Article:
“Numbered” UFC cards have a championship fight serving as the main event. Sometimes there are 2 championship fights on the same card. UFC 205 and UFC 245 are still the only 2 UFC events in history that have featured 3 title fights on the same card.
At UFC 205, Eddie Alvarez and Conor McGregor fought for UFC Lightweight Championship; Tyron Woodley and Stephen Thompson fought for UFC Welterweight Championship, and Karolina Kowalkiewicz challenged Joanna Jędrzejczyk for UFC Women’s Strawweight Championship.
At UFC 245, Kamaru Usman fought Colby Covington for UFC Welterweight Championship; Alexander Volkanoski challenged Max Holloway for UFC Featherweight Championship; and Amanda Nunes and Germaine de Randamie fought for UFC Women’s Bantamweight Championship.
Although it is somewhat of a tradition for PPV events to be headlined with a championship fight, there are some exceptions. Some time ago, championship fights were the most talked about thing in UFC. Everyone wanted to see whether the champion would retain the title or not. As PPV events are the ones that bring the big bucks, it is common sense for them to feature the most popular fighters.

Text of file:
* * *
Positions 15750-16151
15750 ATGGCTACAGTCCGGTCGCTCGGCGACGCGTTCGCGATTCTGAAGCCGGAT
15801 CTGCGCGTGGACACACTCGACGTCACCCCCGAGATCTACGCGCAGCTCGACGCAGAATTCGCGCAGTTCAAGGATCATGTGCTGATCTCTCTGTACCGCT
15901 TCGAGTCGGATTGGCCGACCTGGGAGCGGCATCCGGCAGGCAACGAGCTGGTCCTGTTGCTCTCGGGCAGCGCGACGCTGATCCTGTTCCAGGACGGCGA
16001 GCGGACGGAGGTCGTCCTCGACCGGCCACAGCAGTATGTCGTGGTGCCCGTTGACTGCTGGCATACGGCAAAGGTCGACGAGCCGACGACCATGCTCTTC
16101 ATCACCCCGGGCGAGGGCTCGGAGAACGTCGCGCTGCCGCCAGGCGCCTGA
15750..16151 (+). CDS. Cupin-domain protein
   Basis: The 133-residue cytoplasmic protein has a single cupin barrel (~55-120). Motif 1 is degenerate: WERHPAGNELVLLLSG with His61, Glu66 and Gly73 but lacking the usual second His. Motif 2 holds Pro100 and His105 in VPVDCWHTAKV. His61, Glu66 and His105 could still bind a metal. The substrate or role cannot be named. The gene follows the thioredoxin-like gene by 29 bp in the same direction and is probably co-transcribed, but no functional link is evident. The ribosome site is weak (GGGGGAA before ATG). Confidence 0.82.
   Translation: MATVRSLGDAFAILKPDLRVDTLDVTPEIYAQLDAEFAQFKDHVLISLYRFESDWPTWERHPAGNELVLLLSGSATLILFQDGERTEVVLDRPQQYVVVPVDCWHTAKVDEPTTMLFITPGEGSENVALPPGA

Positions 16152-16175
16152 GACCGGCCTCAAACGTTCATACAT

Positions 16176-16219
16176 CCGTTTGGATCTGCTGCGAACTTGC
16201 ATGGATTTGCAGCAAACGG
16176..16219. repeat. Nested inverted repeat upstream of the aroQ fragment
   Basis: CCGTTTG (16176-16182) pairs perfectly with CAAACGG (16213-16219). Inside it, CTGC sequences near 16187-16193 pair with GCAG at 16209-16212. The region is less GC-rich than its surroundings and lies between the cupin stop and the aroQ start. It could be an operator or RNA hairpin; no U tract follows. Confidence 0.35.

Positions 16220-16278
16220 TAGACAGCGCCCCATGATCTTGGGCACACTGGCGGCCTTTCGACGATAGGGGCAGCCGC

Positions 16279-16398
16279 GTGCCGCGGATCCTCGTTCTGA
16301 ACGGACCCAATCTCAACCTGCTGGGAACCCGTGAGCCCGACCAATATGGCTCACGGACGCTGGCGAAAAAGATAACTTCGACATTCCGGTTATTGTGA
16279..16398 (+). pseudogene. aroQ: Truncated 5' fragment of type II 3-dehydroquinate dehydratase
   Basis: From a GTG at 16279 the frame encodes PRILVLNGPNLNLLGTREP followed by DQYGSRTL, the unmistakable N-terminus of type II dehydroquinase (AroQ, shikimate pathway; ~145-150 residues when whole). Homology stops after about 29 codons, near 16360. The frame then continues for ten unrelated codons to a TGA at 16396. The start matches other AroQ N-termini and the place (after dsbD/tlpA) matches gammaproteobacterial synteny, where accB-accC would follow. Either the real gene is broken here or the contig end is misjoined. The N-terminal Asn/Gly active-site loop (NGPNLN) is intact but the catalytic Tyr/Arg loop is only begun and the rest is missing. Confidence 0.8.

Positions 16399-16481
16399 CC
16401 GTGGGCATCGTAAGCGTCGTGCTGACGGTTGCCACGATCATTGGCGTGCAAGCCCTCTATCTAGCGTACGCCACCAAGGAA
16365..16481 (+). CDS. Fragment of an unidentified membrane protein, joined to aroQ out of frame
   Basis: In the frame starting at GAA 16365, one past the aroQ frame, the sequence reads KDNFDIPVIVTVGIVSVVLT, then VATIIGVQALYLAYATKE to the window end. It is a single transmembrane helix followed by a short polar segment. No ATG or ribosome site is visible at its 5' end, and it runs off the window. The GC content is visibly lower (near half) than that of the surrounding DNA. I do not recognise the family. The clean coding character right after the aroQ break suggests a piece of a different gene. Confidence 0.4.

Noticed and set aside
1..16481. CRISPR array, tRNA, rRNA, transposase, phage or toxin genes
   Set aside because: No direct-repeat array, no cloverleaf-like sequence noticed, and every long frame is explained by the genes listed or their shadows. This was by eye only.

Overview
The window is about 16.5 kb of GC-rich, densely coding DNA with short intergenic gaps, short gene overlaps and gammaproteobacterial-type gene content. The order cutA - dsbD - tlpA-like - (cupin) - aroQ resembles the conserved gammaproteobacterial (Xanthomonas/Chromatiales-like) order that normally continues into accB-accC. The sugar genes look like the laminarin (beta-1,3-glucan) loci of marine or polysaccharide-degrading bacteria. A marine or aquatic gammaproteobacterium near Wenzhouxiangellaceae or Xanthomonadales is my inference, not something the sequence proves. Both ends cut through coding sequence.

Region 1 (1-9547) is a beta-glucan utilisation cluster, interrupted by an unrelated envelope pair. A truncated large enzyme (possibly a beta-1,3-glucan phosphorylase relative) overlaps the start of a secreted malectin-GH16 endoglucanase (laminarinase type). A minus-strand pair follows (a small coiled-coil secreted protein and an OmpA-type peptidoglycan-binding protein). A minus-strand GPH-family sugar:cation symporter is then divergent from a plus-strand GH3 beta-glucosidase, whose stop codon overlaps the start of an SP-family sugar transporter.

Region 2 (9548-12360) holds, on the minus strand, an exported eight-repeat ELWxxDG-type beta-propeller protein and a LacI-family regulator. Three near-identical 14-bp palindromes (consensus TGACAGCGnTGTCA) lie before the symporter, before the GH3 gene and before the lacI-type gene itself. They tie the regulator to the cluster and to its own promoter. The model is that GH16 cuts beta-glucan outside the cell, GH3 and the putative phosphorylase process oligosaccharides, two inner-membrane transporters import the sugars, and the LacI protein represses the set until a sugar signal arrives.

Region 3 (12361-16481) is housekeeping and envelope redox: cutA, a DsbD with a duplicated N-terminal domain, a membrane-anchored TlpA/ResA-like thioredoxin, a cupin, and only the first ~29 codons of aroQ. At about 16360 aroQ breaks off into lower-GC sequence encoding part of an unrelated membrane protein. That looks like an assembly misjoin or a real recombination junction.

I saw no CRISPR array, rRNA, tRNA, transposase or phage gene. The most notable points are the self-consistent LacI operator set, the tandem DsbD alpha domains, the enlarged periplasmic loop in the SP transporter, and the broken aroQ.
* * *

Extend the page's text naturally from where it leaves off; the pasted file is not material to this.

As stated, years ago, the champions were the ones who were the most popular. But ever since the “McGregor era”, things have changed a bit. With the global explosion of UFC’s popularity and tons of new viewers tuning in every day, some fighters are more popular than the current champions.
Conor McGregor is the perfect example – he headlined 3 of his 6 PPV events while not being a champion or not even fighting for the championship. UFC 244 also comes to mind, where the main event was a fight between Jorge Masvidal and Nate Diaz (neither of which was a champion or a contender), who fought for the BMF title. So as time goes by, there should be more and more main event fights on PPV events that are title fights.
With UFC PPV events serving as the biggest source of income for the company, the number of PPV tickets per event determines a fighter’s star power. So, let’s see which PPV events (and fighters who headlined those events) made the most PPV buys.
Top 10 Biggest UFC PPV events: